Figure 4. Relationship between rotational, vibrational, and electronic energy transitions.

Rotational energy levels can be derived from the Schrodinger Equation, yielding:

**E**_{rot}**= J(J+1)h**^{2}**/(8π**^{2}**I)**

Where J is the rotational energy level, h is Planck’s constant, and I is the moment of inertia.

Rotational energy is also commonly solved using the rotational constant *B,* where *B=*h^{2}/(8π^{2}I). In this form, rotational energy is:

**E**_{rot}**= BJ(J+1)**

A molecule can jump “up” or “down” one rotational energy level through absorption or emission of a photon of energy that matches the energy transition that can be calculated from the equation.

**Applications**

Rotational Spectra:

Electromagnetic waves can excite the rotational levels of molecules if the molecule has a permanent dipole moment. How does this happen? The electromagnetic field exerts a torque on the electric dipole of the molecule, which can be explained by the graph below. This torque causes the rotation of the molecule. Rotational transitions of molecules are generally found in the microwave region of the electromagnetic spectrum, as mentioned above.

Figure 5: http://hyperphysics.phy-astr.gsu.edu/hbase/molecule/rotrig.html#c1

The rotational spectrum can be used to learn about the diatomic molecule’s structure. With the help of the Schrodinger equation, the rotational energies for “rigid” molecules can be determined. Using the rigid rotor model for a diatomic molecule, calculated moments of inertia can be used to solve for bond lengths. By using the following equations, along with the assumption that the bond length is the same for the ground and first excited states, one can calculate the bond length by solving for r.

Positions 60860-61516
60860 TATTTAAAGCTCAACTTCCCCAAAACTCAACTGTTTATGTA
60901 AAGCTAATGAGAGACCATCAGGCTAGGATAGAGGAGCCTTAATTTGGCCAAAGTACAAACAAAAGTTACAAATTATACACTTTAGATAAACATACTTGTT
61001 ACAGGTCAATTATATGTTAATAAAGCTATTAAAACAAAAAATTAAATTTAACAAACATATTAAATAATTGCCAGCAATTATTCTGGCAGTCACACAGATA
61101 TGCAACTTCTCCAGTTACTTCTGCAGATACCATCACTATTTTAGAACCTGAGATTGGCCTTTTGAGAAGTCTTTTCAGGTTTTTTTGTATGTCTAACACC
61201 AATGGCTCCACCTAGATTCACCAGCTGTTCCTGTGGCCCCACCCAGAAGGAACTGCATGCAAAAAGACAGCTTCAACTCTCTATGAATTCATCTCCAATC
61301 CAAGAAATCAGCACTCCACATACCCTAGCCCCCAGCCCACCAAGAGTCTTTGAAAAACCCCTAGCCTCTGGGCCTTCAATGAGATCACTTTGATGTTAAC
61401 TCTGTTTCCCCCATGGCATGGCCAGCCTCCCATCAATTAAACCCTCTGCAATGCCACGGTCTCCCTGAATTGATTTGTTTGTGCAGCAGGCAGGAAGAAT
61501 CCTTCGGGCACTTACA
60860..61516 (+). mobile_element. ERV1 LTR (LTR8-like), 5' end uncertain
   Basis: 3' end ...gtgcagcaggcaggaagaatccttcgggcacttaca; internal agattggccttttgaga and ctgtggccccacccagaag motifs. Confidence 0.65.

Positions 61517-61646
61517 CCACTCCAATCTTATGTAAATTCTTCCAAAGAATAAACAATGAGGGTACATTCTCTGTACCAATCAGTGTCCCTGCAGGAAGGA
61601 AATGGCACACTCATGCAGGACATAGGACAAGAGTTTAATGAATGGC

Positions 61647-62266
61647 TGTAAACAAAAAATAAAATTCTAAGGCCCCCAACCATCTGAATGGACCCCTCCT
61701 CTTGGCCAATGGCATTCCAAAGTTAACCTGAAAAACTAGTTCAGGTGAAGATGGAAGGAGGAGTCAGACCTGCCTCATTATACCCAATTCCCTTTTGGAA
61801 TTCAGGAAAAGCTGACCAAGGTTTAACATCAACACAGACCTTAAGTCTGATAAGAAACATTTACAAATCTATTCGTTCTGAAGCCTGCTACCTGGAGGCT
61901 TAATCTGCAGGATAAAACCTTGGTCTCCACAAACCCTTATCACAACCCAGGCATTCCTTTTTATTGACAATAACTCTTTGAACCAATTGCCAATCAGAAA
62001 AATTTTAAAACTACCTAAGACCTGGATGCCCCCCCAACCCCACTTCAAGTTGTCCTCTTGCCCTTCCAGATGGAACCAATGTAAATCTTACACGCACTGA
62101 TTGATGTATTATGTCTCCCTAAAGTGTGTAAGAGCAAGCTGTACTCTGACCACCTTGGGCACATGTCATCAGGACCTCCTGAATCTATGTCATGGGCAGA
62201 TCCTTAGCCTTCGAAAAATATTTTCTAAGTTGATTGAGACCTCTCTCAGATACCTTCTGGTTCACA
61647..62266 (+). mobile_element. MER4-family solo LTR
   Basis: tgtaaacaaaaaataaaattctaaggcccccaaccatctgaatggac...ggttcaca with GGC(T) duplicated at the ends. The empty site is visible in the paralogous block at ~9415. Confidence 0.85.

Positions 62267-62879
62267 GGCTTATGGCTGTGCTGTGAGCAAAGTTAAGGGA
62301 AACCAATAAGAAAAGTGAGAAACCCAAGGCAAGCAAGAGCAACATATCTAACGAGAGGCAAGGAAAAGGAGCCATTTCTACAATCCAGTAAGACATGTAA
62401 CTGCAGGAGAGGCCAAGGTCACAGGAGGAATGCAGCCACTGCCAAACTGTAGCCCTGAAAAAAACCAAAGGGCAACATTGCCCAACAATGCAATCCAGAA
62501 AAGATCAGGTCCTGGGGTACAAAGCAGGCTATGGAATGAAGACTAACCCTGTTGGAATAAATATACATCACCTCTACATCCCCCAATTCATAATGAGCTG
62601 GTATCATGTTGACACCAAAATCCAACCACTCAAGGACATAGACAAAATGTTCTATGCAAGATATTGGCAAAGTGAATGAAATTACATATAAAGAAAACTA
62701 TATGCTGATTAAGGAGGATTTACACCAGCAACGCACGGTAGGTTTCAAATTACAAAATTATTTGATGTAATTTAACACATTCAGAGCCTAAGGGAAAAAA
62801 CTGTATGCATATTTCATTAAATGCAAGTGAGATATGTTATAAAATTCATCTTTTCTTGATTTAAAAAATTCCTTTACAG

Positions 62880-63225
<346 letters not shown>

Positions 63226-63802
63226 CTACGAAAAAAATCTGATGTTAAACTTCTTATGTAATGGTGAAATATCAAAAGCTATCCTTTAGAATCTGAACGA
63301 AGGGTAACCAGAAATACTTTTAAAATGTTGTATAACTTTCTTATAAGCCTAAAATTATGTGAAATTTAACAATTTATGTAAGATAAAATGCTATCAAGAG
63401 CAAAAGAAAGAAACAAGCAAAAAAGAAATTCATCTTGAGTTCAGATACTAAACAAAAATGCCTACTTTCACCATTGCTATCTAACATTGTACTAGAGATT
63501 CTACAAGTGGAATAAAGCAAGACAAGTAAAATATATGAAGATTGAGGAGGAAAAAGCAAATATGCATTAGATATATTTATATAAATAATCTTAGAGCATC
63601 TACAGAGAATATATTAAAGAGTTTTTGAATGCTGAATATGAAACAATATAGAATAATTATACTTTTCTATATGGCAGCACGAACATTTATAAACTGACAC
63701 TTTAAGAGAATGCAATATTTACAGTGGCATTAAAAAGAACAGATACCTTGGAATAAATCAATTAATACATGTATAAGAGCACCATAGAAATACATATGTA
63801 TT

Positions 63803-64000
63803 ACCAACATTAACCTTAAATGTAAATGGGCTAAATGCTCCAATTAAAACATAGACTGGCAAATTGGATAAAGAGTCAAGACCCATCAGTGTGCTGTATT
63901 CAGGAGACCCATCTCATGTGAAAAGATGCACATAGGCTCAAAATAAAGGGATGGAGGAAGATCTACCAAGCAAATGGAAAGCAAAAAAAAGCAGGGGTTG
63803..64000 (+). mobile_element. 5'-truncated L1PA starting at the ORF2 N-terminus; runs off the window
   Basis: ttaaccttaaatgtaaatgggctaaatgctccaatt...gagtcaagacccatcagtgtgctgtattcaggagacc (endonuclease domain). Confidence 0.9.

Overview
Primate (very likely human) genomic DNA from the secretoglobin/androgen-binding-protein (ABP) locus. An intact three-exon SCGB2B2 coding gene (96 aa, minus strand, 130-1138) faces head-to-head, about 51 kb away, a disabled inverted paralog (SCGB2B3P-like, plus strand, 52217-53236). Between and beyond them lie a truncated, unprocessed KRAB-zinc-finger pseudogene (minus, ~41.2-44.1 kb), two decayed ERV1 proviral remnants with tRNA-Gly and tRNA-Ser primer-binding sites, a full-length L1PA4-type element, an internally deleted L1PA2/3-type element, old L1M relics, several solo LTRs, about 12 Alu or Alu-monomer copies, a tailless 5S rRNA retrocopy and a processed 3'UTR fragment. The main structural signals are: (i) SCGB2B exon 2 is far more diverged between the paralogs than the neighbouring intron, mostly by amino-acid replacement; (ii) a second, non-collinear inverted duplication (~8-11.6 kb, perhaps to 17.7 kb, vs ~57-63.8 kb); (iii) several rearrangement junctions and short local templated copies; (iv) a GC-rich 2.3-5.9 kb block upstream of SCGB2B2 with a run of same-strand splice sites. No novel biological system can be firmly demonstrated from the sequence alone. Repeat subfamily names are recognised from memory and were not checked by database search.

**Figure 6:** http://hyperphysics.phy-astr.gsu.edu/hbase/molecule/vibrot.html#c3

Microwaves:

Although water is not a diatomic molecule, the heating of water molecules in microwave oven is a good example of how the rotation of molecules is useful in everyday life. Microwave heating is more effective on water than on other materials, such as fats and sugars, because water has a greater dipole moment. Since the microwaves easily make the water molecules rotate, the food can be heated quickly.

**Conclusion**

The rigid rotor model is an effective way to describe the rotational motion of a diatomic molecule. This model allows us to calculate for the rotational energy levels of the molecule, which gives us the ability to solve for bond length. Therefore, the rigid rotor model is useful in learning about a molecule’s structure.

**References:**

"Energy Calculation for Rigid Rotor Molecules." HyperPhysics. Ed.

Carl R. Nave. Georgia State University, 2010. Web. 9 Nov. 2010.

"Rigid Rotor." Middlebury College: Community Home Page. 27 Aug. 2009 <http://community.middlebury.edu/~chem/chemistry/class/physical/quantum/help /rigid_rotor/rigid_rotor.html>.

Strong, Benjamin. "Rotational Spectroscopy of Diatomic Molecules." ChemWiki: The Complete Chemistry Textbook . UC Davis, 2010. Web. 26 Oct. 2010.